Political sketch: Filleting Murdoch fils

At Leveson, Robert Jay QC questions James Rupert Jacob.

 

It was always going to be difficult to take seriously someone who sound like Montgomery Burns but an exception has to be made for James Murdoch.

He may have gone from Murdoch minor to Murdoch minus in the last eight months but he turned up at the Leveson inquiry still able to cause trouble just by saying yes or no. With his dad due as the main course tomorrow, James was always going to be a thin sort of hors d’oeuvre and not much for the audience to snack on.

Indeed, after his mafia-mauling at the hands of Labour MP Tom Watson he must have thought he’d faced the worst that Britain had to offer —but that was before he met the man with the yellow-framed specs.

Step forward Robert Jay QC, lead counsel and bearded tormentor-in-chief to the good, bad and sometimes irrelevant who have meandered their way through mostly Murdoch-matters since Leveson began his inquiry into media standards.

It was standing room only at the Royal Courts of Justice as Murdoch fils entered the nearest thing to a dock the inquiry has, and proceeded to kick off by admitting his full-name was James Rupert Jacob Murdoch.

That was probably the only willing admission made over the next five hours as Mr Jay proceeded to slice and dice his way through the email trail which marked Mr Murdoch’s journey from hero to zero during his four years at the helm of the British end of the global empire.

Earlier, the Press Association had confirmed it was a real story by issuing a flash that James had entered the gates of the Royal Courts "in a black Range Rover".

Even his wife had turned up, raising reporters' hopes of a repeat of the "left-hook" incident in the Commons when Rupert’s missus laid out a pie-waving protestor who sought his 15 seconds of fame. But there were no obvious marks to be seen from the forensic filleting of her husband by the quietly-speaking silk, although the thin Mr Murdoch did appear to be thinner still once the examination was over.

What we did discover was the length and breadth of the political contacts of the man who ran four British newspapers and BskyB on behalf of his dad.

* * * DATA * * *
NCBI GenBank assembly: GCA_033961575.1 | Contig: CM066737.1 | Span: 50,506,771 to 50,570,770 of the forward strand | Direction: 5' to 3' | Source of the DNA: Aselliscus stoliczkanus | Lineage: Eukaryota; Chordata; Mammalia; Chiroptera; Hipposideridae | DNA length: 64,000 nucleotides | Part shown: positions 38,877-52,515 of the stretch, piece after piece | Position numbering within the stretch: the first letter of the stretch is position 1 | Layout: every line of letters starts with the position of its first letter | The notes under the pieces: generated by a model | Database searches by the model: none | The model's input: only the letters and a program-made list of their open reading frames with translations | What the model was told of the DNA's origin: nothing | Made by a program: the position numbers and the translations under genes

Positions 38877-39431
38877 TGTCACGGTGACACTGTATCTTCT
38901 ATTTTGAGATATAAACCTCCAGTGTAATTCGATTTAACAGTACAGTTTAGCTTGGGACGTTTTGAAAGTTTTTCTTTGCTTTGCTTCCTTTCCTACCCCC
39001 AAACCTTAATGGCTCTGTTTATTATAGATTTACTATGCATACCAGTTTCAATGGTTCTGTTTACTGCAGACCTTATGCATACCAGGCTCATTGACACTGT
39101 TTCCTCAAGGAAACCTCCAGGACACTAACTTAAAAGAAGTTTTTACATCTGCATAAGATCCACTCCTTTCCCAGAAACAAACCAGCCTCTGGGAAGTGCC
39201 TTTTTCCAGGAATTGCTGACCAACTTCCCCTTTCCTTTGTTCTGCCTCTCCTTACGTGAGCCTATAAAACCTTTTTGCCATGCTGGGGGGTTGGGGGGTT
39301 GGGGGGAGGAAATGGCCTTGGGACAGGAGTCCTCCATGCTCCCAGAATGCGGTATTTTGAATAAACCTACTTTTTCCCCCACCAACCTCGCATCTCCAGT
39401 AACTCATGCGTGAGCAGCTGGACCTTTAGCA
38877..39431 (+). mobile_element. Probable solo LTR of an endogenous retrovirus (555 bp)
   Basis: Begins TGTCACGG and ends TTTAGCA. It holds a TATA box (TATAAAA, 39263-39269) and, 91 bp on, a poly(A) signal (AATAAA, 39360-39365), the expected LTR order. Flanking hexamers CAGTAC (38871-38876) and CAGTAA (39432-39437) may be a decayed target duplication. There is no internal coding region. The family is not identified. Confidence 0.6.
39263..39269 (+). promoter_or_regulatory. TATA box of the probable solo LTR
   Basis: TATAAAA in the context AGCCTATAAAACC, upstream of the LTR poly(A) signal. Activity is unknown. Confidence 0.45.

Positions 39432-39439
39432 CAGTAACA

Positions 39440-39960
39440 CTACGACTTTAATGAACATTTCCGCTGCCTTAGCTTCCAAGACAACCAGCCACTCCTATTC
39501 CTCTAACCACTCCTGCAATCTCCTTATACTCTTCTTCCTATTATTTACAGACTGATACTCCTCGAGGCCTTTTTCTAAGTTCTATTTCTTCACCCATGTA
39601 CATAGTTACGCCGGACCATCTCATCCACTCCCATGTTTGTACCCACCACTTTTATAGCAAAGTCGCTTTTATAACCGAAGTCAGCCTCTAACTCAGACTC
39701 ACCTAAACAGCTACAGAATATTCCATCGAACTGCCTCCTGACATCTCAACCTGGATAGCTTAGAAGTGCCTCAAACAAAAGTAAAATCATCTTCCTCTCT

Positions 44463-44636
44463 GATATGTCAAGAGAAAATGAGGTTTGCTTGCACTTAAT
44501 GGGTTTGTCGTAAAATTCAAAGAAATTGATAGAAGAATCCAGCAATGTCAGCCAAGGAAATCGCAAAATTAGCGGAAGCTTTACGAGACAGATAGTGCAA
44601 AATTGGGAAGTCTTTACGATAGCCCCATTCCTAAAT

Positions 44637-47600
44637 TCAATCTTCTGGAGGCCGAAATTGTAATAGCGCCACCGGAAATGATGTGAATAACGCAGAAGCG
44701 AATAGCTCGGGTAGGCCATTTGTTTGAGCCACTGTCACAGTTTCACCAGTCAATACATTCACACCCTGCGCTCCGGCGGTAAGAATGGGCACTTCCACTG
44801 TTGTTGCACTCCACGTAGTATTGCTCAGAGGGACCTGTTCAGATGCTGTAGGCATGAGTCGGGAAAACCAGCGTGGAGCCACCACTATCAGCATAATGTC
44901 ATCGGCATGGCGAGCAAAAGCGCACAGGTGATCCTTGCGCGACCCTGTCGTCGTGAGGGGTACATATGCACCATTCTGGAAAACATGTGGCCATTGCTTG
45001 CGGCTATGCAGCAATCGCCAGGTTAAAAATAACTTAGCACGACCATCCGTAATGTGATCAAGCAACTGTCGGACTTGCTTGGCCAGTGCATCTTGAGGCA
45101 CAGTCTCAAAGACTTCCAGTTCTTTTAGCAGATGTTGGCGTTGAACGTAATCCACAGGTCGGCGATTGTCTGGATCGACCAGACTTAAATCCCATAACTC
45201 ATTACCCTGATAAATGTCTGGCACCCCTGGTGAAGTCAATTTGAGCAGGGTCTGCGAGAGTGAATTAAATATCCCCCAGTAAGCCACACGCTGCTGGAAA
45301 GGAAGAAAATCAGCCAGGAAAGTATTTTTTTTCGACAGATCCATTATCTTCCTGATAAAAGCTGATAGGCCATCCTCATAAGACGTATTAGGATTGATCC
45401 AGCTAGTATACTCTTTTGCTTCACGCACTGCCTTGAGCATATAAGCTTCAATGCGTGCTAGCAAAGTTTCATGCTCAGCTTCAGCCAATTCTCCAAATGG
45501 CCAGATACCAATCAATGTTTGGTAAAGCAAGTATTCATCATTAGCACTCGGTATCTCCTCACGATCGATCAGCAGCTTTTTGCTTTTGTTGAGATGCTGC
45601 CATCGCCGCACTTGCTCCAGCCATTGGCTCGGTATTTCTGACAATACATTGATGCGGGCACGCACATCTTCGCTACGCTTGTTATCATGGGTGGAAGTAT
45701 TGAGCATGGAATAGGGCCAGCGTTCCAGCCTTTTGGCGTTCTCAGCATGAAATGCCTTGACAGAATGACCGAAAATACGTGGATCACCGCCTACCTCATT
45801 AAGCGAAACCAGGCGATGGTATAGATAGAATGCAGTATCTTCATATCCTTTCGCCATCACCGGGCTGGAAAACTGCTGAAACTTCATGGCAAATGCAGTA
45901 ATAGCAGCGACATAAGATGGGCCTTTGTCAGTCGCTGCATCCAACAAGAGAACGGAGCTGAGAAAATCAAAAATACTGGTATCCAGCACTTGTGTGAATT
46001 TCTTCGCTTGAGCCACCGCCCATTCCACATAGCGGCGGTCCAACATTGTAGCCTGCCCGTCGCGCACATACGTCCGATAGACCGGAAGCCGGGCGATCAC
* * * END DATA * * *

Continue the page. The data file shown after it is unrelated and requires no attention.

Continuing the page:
And even before Mr Jay let him off the hook the Prime Minister had been forced into pledging “total confidence” in his Culture Secretary Jeremy Hunt in the fashion so beloved on football chairmen talking about their errant managers.

Well before we got to that, we discovered that James still knew nothing about phone hacking by journalists on the News of the World. Indeed, he told the inquiry he did not read the paper on a regular basis — nor the Sun — thereby giving him at least something to share with most of the people in the room.

But we did find out that James pledged the Sun’s support to David Cameron and the Tory Party over “drinks at The George” in September 2009, and agreed to let the news out for maximum effect the day after Gordon Brown was due to address the Labour Party conference.

And we learned he discussed the Scottish Sun’s support for Alex Salmond with a very supportive SNP leader at several social events north of the border before the general election.

We also learned that James would be shocked if anyone thought that pledging editorial support required a quid pro quo from News International. Lots of people in the room certainly looked shocked at something.

So James must have been even less shocked as Jay led him though a series of emails — note to company chiefs: never write it down — detailing the contacts between him, his office and that of Jeremy Hunt during the "quasi-judicial" consideration of the now-aborted bid by Murdoch et al. to buy up full control of BSkyB.

James headed for the hills of high principle as he was reminded of Business Secretary Vince Cable’s unfortunate boast that he was out “to get Murdoch” in the Telegraph sting that got him dropped from the decision.